CLEVELAND -- Thirteen games above .500 -- how impressive that is depends on how lofty the goal.
At 49-36, the Indians remain one of five American League teams seriously contending for four playoff spots. But is making the playoffs enough?
If time is running out on the Indians' current window for a World Series championship, how much better does this year's Tribe need to get before Sept. 30?
These are questions puzzling Indians fans over the All-Star break.
Many of the 35,000-or-so fans who stuck around for the finish of Sunday's Indians-Cardinals game departed Jacobs Field muttering.
To the bullpen: With the game tied 3-3 going into the sixth inning, Charlie Manuel lifted rookie starter Jake Westbrook and turned the ball over to what the Tribe manager likes to refer to as his "back end of the bullpen": Paul Shuey, Bob Wickman and John Rocker.
Shuey (sixth and seventh innings) and Wickman (eighth) kept the Cardinals off the scoreboard.
Rocker, who entered to a standing ovation while running in from the center-field bullpen, didn't, giving up a run in Cleveland's 4-3 loss.
Rocker -- deservedly -- was a popular target of the fans walking and grumbling to their cars, but he wasn't the only Indian who dropped the ball.
Too late: In the first inning, Roberto Alomar ran into the first out of the inning when he broke for third base on Jim Thome's base hit to right field, then saw too late that third-base coach Joel Skinner had stopped Omar Vizquel at third. Skinner should have acted sooner.
With the bases loaded, nobody out and Ellis Burks batting, the Indians could have jumped out to a huge lead and buried the Cardinals. Instead, Cardinals starter Dustin Hermanson escaped when Vizquel and Thome were stranded.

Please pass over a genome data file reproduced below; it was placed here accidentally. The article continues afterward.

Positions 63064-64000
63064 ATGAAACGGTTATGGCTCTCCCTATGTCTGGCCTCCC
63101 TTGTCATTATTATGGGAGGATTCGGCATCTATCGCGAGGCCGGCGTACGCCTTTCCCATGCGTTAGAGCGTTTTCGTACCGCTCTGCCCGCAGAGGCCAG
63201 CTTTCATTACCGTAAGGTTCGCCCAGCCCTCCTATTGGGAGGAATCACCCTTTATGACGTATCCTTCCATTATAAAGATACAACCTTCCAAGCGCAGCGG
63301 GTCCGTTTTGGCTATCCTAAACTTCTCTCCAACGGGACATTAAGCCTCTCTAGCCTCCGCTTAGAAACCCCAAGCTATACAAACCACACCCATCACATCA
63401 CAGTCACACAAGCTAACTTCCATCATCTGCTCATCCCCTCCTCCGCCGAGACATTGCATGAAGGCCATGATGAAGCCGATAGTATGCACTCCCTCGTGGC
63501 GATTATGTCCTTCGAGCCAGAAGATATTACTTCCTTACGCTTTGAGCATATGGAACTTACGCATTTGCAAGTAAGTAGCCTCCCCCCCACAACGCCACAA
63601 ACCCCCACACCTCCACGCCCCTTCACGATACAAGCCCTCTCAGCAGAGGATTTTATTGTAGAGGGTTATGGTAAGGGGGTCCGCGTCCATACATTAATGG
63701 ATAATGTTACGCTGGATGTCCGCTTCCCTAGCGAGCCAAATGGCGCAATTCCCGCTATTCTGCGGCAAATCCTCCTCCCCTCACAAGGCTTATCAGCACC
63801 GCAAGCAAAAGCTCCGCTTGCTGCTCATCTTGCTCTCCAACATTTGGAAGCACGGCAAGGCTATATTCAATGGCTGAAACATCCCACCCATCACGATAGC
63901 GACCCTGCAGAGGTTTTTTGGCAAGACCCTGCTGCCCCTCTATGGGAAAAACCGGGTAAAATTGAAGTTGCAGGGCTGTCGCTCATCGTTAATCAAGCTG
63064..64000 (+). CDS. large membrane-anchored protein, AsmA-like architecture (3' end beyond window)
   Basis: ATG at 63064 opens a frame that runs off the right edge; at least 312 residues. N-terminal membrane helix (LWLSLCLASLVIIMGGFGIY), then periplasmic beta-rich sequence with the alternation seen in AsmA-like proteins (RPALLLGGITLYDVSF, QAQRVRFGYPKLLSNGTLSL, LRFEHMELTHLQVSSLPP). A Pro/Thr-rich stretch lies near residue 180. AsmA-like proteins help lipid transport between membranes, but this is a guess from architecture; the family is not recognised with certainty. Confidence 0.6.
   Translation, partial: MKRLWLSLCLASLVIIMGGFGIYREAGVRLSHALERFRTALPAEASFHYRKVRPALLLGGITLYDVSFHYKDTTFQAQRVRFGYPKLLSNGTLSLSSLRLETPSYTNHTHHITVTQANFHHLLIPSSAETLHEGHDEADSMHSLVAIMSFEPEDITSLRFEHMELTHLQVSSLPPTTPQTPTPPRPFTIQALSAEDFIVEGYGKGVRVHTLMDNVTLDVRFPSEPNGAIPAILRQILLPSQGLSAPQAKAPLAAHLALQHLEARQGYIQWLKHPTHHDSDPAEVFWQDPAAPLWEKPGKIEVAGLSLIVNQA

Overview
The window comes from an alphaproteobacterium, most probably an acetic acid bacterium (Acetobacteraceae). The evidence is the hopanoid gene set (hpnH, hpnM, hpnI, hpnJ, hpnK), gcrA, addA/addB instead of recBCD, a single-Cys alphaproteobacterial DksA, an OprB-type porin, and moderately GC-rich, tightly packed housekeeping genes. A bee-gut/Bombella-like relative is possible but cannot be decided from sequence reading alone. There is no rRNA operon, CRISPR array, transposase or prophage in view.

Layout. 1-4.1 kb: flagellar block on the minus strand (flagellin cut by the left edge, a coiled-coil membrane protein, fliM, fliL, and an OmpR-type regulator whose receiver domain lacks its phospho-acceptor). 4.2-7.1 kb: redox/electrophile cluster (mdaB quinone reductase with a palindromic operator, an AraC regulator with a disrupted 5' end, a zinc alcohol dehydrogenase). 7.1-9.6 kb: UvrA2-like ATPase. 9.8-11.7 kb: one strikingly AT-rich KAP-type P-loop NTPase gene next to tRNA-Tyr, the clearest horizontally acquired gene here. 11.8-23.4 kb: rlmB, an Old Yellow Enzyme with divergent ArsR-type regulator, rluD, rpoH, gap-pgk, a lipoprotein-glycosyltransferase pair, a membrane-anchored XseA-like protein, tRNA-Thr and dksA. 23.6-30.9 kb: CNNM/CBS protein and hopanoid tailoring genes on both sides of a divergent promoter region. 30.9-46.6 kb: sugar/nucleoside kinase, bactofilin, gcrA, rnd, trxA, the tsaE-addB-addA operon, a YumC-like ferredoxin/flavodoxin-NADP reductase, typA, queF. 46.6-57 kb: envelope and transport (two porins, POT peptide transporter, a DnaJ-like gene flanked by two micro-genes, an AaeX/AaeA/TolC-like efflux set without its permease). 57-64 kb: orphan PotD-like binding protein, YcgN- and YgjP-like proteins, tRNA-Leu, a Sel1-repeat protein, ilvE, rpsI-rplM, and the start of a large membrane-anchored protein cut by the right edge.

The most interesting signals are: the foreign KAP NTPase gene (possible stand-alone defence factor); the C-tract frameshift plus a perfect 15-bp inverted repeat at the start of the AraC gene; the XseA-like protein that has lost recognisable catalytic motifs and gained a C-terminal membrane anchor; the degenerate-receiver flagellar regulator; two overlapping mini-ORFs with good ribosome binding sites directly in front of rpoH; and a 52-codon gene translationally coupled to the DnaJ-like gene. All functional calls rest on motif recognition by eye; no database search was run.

Manuel's bullpen strategy is questionable. The Shuey-Wickman-Rocker plan makes sense once the Tribe is ahead.
But in a tie game that precedes a three-day break, why use Wickman for only one inning? Surely, his arm could have handled another three outs, saving Rocker in case the game went to extra innings.
Lessons: Sunday's game is over and it's time to move on, but there are lessons to be learned.
Specifically, should Manuel give Wickman back the closer role he had until Rocker arrived? In seven appearances since the June 22 trade, Rocker has two losses and a blown save.
Rocker's not converting and Wickman isn't happy.
Wickman and another disgruntled pitcher, right-hander Steve Woodard, are trade candidates as the deadline approaches. But with Rocker struggling, can General Manager John Hart afford to package them for a starter to offset the struggles of Chuck Finley, Dave Burba and Charles Nagy?
Cleveland is far from the best team in the American League, but are they really as bad as they have played over the past month (11-16)?
Timetables: The Seattle Mariners should clinch the AL West sometime around Labor Day.
The New York Yankees and Boston Red Sox are in a race for the AL East, but with Pedro Martinez sitting out July, the Yanks should receive a boost in their quest for a seventh-straight postseason berth.
Cleveland is five games behind the surprising Minnesota Twins in the American League Central Division race.
Last year when the Tribe missed the postseason by one game, the Indians were 44-42 at the break and 101/2 games behind the then-surprising Chicago White Sox.
Because the Twins and Indians still have nine games to play against each other, that deficit is manageable.
Wild-card race: At present, the wild-card race is a chase between the Indians, Twins and Red Sox.
With 77 games to go and the Red Sox without the ace for what could be a long time, Cleveland's situation is not so bad if the starting pitchers get their acts together. The schedule for the rest of the month is soft.
Things could be worse -- a lot of fans would be tickled if their team was 13 games above .500 at the All-Star break.
But is making the playoffs enough?
XTom Williams covers Major League Baseball for The Vindicator. Write him at email@example.com.